About Me

I feel the wanderlust and the call of the open highway. Which is good, because I drive cars for a living. But I'm a writer, and someday hope to once again make my living using my writing skills.

Saturday, May 7, 2011


I took a car to deliver to a woman in Mobile, Alabama this week. She had a rental car which she needed to drop off, so she instructed me to meet her at the rental agency rather than at her home. I was more than glad to do what was necessary to meet her needs.

The night before the delivery, she called me to be sure I would be there. "Hello Bill, this is Patty. Now I need you there at 8am sharp."

"That's no problem," I told her. "I have to catch a city bus that goes by at 8:30 and the next one doesn't come for several hours, so I'll be there waiting for you."

"I need you to be there at 8."

"Yes ma'am, I'll be there at 7:55."

"Not 7:55, I want you there at 8 sharp."

This had a familiar ring, a customer who is a stickler. "No worries, I'll be there right on time."

"8 sharp."

"Yes, absolutely."

The next morning I got up early and drove over to the rental car agency. I was an hour early, so I found a Diner nearby and went in for breakfast. A healthy bowl of oatmeal, which I find to be a great way to start my day.

I was standing outside at 7:50 looking for her to arrive. 8am sharp came and went. By 8:20 I was beginning to worry, so I called her cell phone.

"Yes, what is it?" she answered.

"Hi, it's Bill Thomas, your friendly driver. Wondering if you were still coming."

"I already told you I was going to be a half hour late."

"Last time we spoke, you said you'd be here at 8 sharp."

"That was last night, I sent you a text this morning very early telling you 8:30."

"I don't get texts."

"You... you don't get texts? How can you not get texts?"

"I'm here waiting for you, still hoping to catch that bus that comes by at 8:30am."

"Well, that can't be my problem. I am a busy working woman, and I don't have time for your nonsense. I'll be there soon." She abruptly hung up.

I stood with my fingers tightly crossed that she would show up before the bus did. When a car pulled into the lot with a woman driving, I could only hope it was Patty. I had all of the paperwork ready for her to sign so I could quickly exit stage right. Then I saw the bus go by, and I held out my hands towards it in sad acceptance.

"Looks like you missed your bus," Patty said as she climbed out of her car.

"I guess so," I said, and offered her the keys to her new car.

"I didn't understand how you could have missed the message I texted to you this morning."

"My phone isn't set up to get texts."

"How can that possibly be? How can anyone not get texts?"

"It's an old phone."

"But how do you survive without texting? For that matter, how could anyone in the modern world today go without texting? That's unthinkable!"

"My phone plan doesn't include texting."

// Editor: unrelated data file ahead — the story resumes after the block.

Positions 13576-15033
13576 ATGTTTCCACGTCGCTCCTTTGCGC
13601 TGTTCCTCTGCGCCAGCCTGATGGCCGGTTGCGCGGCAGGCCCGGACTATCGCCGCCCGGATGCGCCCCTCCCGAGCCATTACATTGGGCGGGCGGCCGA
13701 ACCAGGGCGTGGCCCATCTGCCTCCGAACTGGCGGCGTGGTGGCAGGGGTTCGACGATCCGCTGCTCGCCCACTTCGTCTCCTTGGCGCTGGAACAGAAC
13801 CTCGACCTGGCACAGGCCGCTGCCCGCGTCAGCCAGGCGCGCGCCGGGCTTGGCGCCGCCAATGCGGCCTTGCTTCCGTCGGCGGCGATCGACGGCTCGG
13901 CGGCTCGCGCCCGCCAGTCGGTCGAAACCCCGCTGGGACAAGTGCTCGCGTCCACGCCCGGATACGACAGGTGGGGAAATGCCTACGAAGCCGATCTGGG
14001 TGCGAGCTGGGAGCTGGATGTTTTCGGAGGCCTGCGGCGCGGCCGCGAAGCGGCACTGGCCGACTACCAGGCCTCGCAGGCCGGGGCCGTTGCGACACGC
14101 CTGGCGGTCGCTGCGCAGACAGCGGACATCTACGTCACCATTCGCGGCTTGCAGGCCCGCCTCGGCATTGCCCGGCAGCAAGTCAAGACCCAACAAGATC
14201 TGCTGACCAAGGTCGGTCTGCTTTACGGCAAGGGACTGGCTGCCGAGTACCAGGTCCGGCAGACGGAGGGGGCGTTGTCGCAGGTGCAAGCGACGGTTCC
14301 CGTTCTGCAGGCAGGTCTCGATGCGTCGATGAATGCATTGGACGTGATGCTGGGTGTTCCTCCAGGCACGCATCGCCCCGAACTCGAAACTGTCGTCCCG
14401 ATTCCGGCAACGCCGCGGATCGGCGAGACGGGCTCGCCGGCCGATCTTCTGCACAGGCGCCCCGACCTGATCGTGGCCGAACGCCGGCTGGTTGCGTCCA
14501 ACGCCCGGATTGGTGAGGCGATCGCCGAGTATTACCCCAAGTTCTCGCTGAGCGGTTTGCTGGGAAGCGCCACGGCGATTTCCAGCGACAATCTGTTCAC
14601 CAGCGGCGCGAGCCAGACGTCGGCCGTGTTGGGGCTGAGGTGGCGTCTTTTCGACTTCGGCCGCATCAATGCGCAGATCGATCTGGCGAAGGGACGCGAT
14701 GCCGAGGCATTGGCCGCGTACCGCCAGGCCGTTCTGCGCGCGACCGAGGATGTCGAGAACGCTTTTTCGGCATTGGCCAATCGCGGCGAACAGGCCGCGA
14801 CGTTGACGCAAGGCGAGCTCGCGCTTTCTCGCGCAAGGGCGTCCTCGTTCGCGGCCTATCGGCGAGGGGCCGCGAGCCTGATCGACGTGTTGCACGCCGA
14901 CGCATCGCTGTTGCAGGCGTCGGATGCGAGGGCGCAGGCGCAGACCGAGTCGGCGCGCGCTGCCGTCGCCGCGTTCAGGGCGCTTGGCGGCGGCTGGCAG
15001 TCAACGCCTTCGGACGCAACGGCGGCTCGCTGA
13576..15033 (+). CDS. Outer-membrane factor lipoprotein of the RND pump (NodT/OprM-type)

"But how do you get text messages?"

"I don't."

"What if someone needs to reach you?"

"They can call me."

"What if they don't want to call you, no one calls anymore, everyone texts."

"Not me."

"I can't begin to fathom that. That is such an antiquated notion."

"I do OK."

"You must be some kind of dinosaur, using a phone. I mean that is as old fashioned as a Model-T car. You have to join the world the rest of us live in."

"I have the paperwork for your car here, if you can just sign for it."

She looked at the Toyota Camry I had driven. "Is it a piece of crap?"

"What? No, not at all, it's a very nice car, and in great shape."

"If you say so, but I'd rather have a Lexxus."

"This is the car they gave me to bring you."

She shook her head as she signed the papers. "I still can't get over you not texting. You're not pulling my leg, are you?"

"Nope. No texting."

"But that is so pathetic. How do you live with yourself?"

"It's fine, I promise you."

"It can't be fine. What if you need to reach someone?"

"I call them."

"What if they don't answer the phone?"

"I leave a message."

"What if they don't like to check messages?"

"Well, that's on them. At that point, I've done my due dilligence, and if they don't like to answer their phone or check their messages, I can't be responsible."

"Or, you could just learn to text like a normal human being. I literally could not survive without texting. If I'm running late driving somewhere, I can text them to say I'm late."

"You text while you drive?" I asked.

"Sure, everyone does. Don't you dare judge me."

I nodded, took the paperwork, picked up my bag, and began the very long walk to the train station. "Have a nice day," I called out.

"You need to get texting capability right away!" she shouted.

The next day, I was delivering a car in Port Charlotte, Florida. A teenage girl slammed her car into mine, ripping the entire front end of my car off, and I had to be taken to the hospital. She was texting as she drove.

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